There may, at times, be extreme circumstances present and this bill would not take that into account.  You can't legislate for every variable that may occur and everyone is different.

Unless it's your child, it's none of your business.

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163 Posts; 2,468 Profile Views

9 hours ago, KalipsoRed21 said:

I really don’t think treatments to change or enhance one’s appearance should be allowed to be offered to persons under 18. Only caveat is disfigurement r/t accidents or congenital malformations. 
 

I think they should be encouraged to use external body modification devices (fake boobs, corsets, weaves, make up etc.) to express how they feel who they are and what they wished they looked like, as any teen with body dysmorphic disorder should. But not even piercings except for ear rings for both genders until adulthood. 
 

Permanent decisions are not for teen minds. 

Fake “boobs” really? Can’t we sound at least a little bit professional? 

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JerseyTomatoMDCrab has 8 years experience as a BSN and specializes in med-surg, IMC, school nursing, NICU.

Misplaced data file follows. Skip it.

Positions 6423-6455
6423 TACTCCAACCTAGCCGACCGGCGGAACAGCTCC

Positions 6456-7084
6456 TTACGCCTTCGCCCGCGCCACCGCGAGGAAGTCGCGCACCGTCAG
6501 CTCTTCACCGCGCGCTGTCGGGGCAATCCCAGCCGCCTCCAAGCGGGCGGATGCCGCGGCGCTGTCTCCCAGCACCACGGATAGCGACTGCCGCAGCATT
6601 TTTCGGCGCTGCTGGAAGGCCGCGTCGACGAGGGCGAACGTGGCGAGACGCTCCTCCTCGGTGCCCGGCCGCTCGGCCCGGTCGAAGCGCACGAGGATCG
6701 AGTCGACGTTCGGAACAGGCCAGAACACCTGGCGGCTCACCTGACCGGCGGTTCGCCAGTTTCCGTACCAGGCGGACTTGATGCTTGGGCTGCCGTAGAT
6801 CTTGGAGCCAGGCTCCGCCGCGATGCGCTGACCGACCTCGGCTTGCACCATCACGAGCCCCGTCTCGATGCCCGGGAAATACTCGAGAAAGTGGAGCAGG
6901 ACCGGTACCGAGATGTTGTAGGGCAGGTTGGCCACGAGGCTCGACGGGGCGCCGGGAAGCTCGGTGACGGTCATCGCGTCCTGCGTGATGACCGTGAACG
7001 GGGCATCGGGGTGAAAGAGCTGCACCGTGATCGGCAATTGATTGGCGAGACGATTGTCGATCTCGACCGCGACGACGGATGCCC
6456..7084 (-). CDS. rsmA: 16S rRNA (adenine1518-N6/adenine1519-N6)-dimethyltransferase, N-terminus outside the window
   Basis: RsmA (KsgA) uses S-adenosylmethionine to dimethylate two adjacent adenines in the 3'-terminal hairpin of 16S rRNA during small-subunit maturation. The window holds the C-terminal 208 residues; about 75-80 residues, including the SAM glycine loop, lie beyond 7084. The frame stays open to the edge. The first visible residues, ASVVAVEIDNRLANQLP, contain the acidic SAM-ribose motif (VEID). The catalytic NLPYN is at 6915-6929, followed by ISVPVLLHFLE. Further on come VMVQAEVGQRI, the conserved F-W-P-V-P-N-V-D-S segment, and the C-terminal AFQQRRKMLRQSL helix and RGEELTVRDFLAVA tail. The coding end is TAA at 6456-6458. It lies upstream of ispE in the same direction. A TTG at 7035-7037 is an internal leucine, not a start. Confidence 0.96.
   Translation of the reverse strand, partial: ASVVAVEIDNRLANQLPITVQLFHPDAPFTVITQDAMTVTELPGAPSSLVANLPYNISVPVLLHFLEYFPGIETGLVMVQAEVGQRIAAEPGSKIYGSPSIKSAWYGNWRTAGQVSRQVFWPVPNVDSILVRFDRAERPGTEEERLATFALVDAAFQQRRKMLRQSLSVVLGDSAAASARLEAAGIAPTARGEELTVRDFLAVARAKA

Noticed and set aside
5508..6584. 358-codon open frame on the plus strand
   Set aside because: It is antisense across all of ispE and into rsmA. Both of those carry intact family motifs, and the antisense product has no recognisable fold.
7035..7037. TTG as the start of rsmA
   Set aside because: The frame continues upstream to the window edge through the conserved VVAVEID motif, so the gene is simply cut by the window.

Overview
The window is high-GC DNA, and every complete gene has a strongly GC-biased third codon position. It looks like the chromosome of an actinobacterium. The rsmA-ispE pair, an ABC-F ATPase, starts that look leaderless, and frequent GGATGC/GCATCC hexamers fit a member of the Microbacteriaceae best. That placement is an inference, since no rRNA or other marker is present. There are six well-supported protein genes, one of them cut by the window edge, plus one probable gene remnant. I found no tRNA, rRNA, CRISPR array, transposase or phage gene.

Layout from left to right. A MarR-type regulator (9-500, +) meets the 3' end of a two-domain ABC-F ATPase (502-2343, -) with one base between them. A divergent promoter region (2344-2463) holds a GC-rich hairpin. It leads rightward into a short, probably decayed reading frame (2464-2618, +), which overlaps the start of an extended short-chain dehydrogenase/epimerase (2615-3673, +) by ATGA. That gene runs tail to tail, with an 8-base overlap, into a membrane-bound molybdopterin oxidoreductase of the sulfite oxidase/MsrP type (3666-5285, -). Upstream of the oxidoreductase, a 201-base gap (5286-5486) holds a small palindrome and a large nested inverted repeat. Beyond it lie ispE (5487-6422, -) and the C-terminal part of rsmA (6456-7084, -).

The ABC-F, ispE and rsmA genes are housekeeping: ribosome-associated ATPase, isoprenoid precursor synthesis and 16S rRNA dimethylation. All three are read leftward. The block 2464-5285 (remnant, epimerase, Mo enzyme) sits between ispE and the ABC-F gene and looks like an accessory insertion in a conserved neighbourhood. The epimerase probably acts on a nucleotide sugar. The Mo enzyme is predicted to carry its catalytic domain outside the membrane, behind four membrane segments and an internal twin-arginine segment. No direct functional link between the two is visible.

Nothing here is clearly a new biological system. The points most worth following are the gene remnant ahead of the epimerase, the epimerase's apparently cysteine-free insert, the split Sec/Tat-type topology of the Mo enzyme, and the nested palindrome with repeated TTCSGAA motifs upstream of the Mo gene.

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10 hours ago, KalipsoRed21 said:

I really don’t think treatments to change or enhance one’s appearance should be allowed to be offered to persons under 18.

Using the term “enhance one’s appearance” implies these are cosmetic procedures which they are not. They are gender reaffirming procedures, not plastic surgery. Two different things. Individuals seeking these procedures aren’t simply dissatisfied with the shape or size of a part of their anatomy, they instead feel profoundly uncomfortable and “wrong” in their bodies. 

Edited by JerseyTomatoMDCrab

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hppygr8ful has 15 years experience and specializes in Psych, Addictions, Elder Care, L&D.

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1 hour ago, jobellestarr said:

Fake “boobs” really? Can’t we sound at least a little bit professional? 

I prefer the term Breast enhancement

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5 Followers; 37,410 Posts; 100,308 Profile Views

Maybe even anterosuperior enhancement.